The first Hub starts at London’s Angel Station from which came over 40 coworking spaces developed by a franchise network on five continents. It is currently the biggest network of coworking spaces.

In Germany, St. Oberholz opens in 2005 as one of the first cafés in Berlin to offer free internet access and allow people to work on their laptops as guests, not wifi parasites. The café and its visitors end up in a book, called “We Call It Work – The Digital Boheme or Smart  Life Beyond Permanent Employment”. Published in 2006, the book, which is  not specifically about coworking, describes the new form of work created by the internet and its people, who are now often working in coworking spaces. Surprisingly,  it sparks the coworking movement in Europe’s biggest nation. Today, St. Oberholz offers a real coworking space above its coffeeshop.

2006: The Coworking Wiki starts in San Francisco. One of the co-founders is Chris Messina, the guy who created the Twitter Hashtag.

The Hat Factory opens as the first full-time space that is called a “coworking space”. Among the co-founders is Brad Neuberg, Chris Messina and Tara Hunt. It is one out of almost 30 coworking spaces worldwide at this time. Until 2012, its numbers have nearly doubled each year.

The same year, the first “Jellies” started. Jellies are occasional meetings where a small group of people come together to collaborate within an informal atmosphere. Jellies offer the opportunity to exchange ideas, with no commitments or costs. At the same time, they allow a community to build that can eventually lead to the development of an institution like a coworking space.

In reaction to the book “We Call It Work”, an artist comes up with the concept of a coworking space called Business Class Net, in 2006. The medium-sized workspace, located in his former gallery in Kreuzberg, finally opens on Labor Day in 2007. It is Berlin’s first coworking space, and also starts the first global networks of coworking spaces via fairchise.

2007: For the first time, the term “coworking” is seen as a trend on Google’s database. Since then, the search queries have increased by a factor of 20. The concept of coworking becomes a fixture of f mainstream media in the United States. However, the term does not break out into the wider world until about 2009/2010.tOne of the first coworking spaces is also bootstrapped. Indyhall develops a coworking space in Philadelphia by creating a community first and  creating a budget second. . Around 30 people are willing to buy memberships in advance.

In August, the first conference discussing new forms of work, “digital bohemians”, takes place in Berlin. The meeting is called “9to5”. Several of the participants later founded three of the city’s coworking spaces.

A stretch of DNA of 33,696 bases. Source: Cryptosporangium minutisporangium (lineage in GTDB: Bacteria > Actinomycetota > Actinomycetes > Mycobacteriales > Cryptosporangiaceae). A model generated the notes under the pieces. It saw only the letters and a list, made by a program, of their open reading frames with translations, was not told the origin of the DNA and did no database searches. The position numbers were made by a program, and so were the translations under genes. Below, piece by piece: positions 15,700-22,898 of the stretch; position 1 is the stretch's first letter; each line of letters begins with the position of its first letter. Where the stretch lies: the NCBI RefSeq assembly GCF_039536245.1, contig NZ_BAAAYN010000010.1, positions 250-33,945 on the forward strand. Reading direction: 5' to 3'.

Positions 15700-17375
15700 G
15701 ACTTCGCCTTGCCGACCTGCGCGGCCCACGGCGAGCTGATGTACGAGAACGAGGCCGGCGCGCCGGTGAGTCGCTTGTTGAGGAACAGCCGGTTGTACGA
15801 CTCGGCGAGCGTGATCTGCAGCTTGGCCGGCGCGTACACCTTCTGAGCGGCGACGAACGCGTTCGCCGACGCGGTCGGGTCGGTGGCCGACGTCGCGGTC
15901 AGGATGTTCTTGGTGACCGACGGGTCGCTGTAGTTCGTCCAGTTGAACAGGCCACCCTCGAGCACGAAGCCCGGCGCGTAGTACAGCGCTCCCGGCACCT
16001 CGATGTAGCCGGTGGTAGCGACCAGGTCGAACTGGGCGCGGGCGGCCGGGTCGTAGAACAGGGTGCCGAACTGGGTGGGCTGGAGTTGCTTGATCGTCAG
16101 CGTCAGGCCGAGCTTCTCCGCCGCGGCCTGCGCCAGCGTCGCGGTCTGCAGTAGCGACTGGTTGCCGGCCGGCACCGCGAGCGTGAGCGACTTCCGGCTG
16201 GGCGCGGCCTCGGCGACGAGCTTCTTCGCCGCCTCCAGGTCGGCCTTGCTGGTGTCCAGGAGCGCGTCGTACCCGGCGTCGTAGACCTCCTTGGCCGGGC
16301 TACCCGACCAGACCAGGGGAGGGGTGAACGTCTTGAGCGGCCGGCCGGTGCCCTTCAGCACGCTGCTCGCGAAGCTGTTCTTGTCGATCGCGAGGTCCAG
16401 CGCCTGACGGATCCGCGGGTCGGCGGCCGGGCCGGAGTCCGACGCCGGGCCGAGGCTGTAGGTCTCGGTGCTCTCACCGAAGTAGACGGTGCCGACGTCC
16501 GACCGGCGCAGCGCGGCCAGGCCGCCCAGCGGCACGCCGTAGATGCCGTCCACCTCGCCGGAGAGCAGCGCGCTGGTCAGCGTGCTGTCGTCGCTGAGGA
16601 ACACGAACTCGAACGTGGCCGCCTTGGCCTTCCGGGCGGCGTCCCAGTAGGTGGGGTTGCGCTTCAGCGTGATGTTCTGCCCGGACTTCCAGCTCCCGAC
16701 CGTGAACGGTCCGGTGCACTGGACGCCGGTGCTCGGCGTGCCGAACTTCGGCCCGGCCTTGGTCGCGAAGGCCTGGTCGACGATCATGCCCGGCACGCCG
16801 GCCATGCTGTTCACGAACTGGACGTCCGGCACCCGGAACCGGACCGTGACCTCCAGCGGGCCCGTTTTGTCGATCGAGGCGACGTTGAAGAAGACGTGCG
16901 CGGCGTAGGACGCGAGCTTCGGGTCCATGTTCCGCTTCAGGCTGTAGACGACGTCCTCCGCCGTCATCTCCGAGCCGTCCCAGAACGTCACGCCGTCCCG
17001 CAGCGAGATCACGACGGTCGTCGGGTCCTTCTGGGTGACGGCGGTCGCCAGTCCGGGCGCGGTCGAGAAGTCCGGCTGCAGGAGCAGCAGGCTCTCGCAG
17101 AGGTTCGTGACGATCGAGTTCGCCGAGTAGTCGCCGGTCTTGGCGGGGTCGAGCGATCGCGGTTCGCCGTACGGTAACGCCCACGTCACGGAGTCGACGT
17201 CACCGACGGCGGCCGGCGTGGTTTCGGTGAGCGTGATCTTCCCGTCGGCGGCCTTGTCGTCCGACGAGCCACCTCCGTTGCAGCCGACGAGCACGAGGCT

Later this year, “Coworking” got its own page on the English version of Wikipedia.

2008: During the South By Southwest (SXSW) in 2008 and 2009, the first unofficial coworking meet-ups take place. Based on these meetings and the first Coworking Conference in Brussels in 2010, Loosecubes decides in 2011 to organize the first official Coworking Unconference during SXSW. One year later, the GCUC (Global Coworking Unconference Conference) emerges.

In August, the Coworking Visa is born. The program is a voluntary goodwill agreement between many coworking spaces to allow members of other spaces to visit for free.

At Cubes & Crayons, the first coworking space opens alongside facilities for kids ranging from just a few months old to preschoolers.

By the end of 2008, there are about 160 coworking spaces worldwide.

2009: The first book on coworking is published. “I’m Outta Here! How coworking is making the office obsolete” is a book about the people & places that kicked off the workplace revolution in the US.

In Germany, Betahaus is one of the first official so-called “coworking spaces”, that opens in March of 2009. No other coworking space has so often gotten a place in Germany’s biggest news magazine, the Spiegel. Because of rising attention, the term “coworking” enters into the German mainstream media. A year later, Germany is established as the first country in Europe to use the term “coworking”, according to Google Trends.

2010: The coworking movement celebrated the first #CoworkingDay – in memory of the first “coworking day”, which took place five years earlier.

In Europe, the first coworking conference took place at the Hub Brussels. Since then the coworking space has closed, thus the 4th Coworking Europe will take place in Barcelona this year. At the time of the first coworking conference, 600 coworking spaces existed worldwide, with more than half of them in North America.

2011: The year started with the European Jelly Week, which became Worldwide Jelly Week only one year later.

The first Coworking Unconference took place in Austin on March 10. A day earlier, NextSpace also announced the first angel funding for a network of coworking spaces.